Successful programs need realistic incentive budgets to reward participants in meaningful ways. A well-thought-out budget is important to getting an incentive program off the ground, not only for yourself, but also for generating executive buy-in. 

It can be challenging to know what your budget should be and if it will move the needle. But don’t just guess! A budget chosen in the dark, without any background or analysis, can fail to achieve the performance change you’re looking for. 

Instead, use budgeting methods based on who you’re trying to influence while also caring for participation rates and qualifying audiences. Try our budget calculator to receive a baseline number.

81% of top-performing companies use channel incentive programs as a win-win solution to activate and reward channel partners while powering partners to gain more revenue. —Incentive Research Foundation

3. Be prepared to measure the results.

Executives want to see the program actually works. Come ready to share key performance indicators the program will focus on like total or incremental sales (revenue or product based), profitability, market share growth, made/sold referrals, and following steps-to-the-sale. Then provide data and metrics that show the program is a strategic asset to the organization’s long-term sustainability. 

4. Bring in an expert.

An outsider like a consultant or incentive design expert can challenge traditional thinking. They’ll help bring executives to their own "aha!" moments about how a channel incentive program can help the organization reach its goals. Sample insights include:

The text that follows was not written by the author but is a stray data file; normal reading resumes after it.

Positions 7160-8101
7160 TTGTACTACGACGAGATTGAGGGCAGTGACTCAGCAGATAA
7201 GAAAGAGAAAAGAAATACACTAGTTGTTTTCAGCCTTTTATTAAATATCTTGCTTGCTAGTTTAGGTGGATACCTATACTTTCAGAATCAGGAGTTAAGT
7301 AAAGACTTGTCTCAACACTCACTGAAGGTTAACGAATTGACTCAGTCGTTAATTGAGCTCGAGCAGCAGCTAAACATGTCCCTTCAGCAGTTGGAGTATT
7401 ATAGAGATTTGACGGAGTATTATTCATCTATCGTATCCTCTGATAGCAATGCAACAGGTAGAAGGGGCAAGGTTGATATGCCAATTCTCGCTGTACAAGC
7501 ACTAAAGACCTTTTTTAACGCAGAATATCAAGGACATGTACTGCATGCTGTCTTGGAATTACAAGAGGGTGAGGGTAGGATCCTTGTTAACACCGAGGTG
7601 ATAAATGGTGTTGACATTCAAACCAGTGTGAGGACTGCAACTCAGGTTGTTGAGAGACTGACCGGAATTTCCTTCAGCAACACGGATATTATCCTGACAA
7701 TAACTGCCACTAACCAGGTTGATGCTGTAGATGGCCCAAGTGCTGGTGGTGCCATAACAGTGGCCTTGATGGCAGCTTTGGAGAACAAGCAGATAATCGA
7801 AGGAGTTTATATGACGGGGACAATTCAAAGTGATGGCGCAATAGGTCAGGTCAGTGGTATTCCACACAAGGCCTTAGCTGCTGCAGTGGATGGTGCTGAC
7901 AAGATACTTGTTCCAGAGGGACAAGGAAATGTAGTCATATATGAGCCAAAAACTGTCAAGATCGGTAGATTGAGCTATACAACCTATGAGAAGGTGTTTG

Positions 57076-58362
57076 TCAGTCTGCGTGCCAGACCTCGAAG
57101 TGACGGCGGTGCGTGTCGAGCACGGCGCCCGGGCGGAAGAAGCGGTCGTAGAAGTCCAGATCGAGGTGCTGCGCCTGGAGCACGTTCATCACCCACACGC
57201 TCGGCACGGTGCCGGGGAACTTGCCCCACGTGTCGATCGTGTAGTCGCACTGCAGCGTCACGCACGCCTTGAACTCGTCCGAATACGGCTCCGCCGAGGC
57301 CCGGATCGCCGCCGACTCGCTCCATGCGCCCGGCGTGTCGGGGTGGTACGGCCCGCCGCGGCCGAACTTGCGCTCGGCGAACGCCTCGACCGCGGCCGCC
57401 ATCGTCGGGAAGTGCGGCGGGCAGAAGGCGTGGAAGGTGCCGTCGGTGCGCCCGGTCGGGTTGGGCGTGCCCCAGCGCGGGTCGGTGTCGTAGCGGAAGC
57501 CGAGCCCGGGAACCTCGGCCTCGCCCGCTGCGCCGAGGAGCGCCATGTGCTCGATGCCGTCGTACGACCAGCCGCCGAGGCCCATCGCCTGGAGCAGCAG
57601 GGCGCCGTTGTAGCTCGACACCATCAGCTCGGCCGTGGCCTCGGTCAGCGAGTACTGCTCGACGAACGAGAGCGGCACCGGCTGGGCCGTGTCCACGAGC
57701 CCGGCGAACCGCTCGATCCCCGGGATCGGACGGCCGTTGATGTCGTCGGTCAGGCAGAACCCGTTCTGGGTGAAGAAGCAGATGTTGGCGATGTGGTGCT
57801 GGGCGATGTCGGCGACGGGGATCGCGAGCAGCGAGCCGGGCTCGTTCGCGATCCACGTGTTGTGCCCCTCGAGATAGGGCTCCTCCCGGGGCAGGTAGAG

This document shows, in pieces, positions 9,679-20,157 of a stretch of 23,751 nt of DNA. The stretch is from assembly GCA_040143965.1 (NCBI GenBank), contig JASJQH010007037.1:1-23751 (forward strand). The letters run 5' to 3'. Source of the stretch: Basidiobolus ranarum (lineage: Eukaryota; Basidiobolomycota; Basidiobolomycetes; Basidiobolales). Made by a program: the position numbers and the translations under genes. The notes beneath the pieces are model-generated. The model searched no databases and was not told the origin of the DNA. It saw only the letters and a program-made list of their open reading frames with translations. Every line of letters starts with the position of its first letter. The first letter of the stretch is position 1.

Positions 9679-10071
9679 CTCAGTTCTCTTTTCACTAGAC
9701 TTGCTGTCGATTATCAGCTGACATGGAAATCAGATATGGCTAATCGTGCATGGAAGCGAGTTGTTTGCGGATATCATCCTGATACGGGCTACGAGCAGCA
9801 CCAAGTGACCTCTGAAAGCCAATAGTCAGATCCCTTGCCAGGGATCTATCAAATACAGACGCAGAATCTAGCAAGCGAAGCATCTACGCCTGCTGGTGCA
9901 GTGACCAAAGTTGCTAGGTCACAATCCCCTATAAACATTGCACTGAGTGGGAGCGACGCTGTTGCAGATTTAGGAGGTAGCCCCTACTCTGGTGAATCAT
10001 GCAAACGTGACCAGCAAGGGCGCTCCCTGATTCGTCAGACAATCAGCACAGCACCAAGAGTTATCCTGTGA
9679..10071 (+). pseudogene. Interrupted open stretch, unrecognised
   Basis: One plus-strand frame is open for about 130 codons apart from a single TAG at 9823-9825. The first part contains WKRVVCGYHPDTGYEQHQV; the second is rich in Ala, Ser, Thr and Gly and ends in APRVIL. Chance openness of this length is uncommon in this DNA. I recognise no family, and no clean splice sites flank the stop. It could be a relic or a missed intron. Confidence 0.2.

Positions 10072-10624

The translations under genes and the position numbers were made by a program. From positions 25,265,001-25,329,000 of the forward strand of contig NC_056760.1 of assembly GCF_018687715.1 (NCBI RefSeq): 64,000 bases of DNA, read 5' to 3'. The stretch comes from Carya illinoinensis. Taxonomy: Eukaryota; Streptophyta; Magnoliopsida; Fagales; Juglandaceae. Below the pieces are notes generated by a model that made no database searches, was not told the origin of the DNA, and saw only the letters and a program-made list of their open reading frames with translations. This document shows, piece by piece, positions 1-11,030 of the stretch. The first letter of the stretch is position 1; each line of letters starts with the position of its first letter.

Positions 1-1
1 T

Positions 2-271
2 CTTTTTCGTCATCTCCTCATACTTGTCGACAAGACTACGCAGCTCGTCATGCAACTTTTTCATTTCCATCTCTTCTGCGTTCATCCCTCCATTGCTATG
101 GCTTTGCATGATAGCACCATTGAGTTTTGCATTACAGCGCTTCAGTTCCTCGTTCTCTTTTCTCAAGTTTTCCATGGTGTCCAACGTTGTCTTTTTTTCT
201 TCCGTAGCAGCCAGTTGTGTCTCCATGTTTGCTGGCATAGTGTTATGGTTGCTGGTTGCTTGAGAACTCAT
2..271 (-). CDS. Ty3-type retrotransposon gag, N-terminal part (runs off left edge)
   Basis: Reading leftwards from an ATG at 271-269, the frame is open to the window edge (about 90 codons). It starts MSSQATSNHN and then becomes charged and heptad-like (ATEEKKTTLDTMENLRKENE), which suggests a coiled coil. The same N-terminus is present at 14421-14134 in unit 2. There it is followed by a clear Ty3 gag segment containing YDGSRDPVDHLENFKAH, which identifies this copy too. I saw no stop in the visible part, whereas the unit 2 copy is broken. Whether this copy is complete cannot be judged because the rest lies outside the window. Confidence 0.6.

• Competitive insights to justify program spend 
  • Full year of sales data to showcase results and projected returns

5. Make a strong case.

Be specific with executives on what you hope to gain from their buy-in and make it clear the program’s success is their success. The presentation should be easy to understand so executives don’t have to read a long, complicated proposal. The specific program benefits should be front and center to show why it’s a worthwhile investment (refer back to #1 for tying to organizational goals). 

The Right Presentation Approach Is Crucial for Leadership Buy-In

When seeking buy-in from executives for a channel incentive program, craft the presentation from an organizational view. Executives want to know how this new initiative will significantly impact the brand’s bottom line and generate a positive ROI across the board. 

And remember, don't surprise your executive team with the pitch. It's beneficial to gain buy-in along the way by meeting with executives individually to share your approach and get initial feedback. Ask questions and actively listen to what they're saying, so you can feel confident and prepared for any tough questions during the formal pitch. 

Download an executive pitch template to get started crafting your internal presentation.

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Kristin Brandenburgh
Kristin Brandenburgh

As VP, Client Strategy, Kristin oversees the team responsible for strategic program consulting, design and delivery. She leans into her Incentive Professional and Expert Design certification to ensure clients' business goals are met and execeeded. In her free time, she's an outdoor adventure seeker, boating, hiking and white-water rafting her way through the summer months.